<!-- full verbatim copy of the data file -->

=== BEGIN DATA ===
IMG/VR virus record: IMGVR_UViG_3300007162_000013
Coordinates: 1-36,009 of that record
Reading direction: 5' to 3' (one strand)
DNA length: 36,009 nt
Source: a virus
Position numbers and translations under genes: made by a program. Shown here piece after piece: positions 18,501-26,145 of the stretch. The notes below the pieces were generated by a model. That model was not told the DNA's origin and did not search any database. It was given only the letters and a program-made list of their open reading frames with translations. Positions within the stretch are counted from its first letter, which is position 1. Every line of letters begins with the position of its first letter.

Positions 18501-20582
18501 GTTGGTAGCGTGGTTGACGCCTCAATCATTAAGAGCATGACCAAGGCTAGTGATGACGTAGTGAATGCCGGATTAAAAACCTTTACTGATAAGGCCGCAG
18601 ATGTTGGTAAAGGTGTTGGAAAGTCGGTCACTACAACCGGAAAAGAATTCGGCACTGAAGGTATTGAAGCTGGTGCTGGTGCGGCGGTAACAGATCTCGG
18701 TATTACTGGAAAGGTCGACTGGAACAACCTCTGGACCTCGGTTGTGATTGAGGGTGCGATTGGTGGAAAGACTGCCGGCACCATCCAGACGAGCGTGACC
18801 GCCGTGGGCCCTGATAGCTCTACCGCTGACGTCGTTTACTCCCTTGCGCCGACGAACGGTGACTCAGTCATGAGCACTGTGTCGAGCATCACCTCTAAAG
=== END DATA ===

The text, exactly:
IMG/VR virus record: IMGVR_UViG_3300007162_000013
Coordinates: 1-36,009 of that record
Reading direction: 5' to 3' (one strand)
DNA length: 36,009 nt
Source: a virus
Position numbers and translations under genes: made by a program. Shown here piece after piece: positions 18,501-26,145 of the stretch. The notes below the pieces were generated by a model. That model was not told the DNA's origin and did not search any database. It was given only the letters and a program-made list of their open reading frames with translations. Positions within the stretch are counted from its first letter, which is position 1. Every line of letters begins with the position of its first letter.

Positions 18501-20582
18501 GTTGGTAGCGTGGTTGACGCCTCAATCATTAAGAGCATGACCAAGGCTAGTGATGACGTAGTGAATGCCGGATTAAAAACCTTTACTGATAAGGCCGCAG
18601 ATGTTGGTAAAGGTGTTGGAAAGTCGGTCACTACAACCGGAAAAGAATTCGGCACTGAAGGTATTGAAGCTGGTGCTGGTGCGGCGGTAACAGATCTCGG
18701 TATTACTGGAAAGGTCGACTGGAACAACCTCTGGACCTCGGTTGTGATTGAGGGTGCGATTGGTGGAAAGACTGCCGGCACCATCCAGACGAGCGTGACC
18801 GCCGTGGGCCCTGATAGCTCTACCGCTGACGTCGTTTACTCCCTTGCGCCGACGAACGGTGACTCAGTCATGAGCACTGTGTCGAGCATCACCTCTAAAG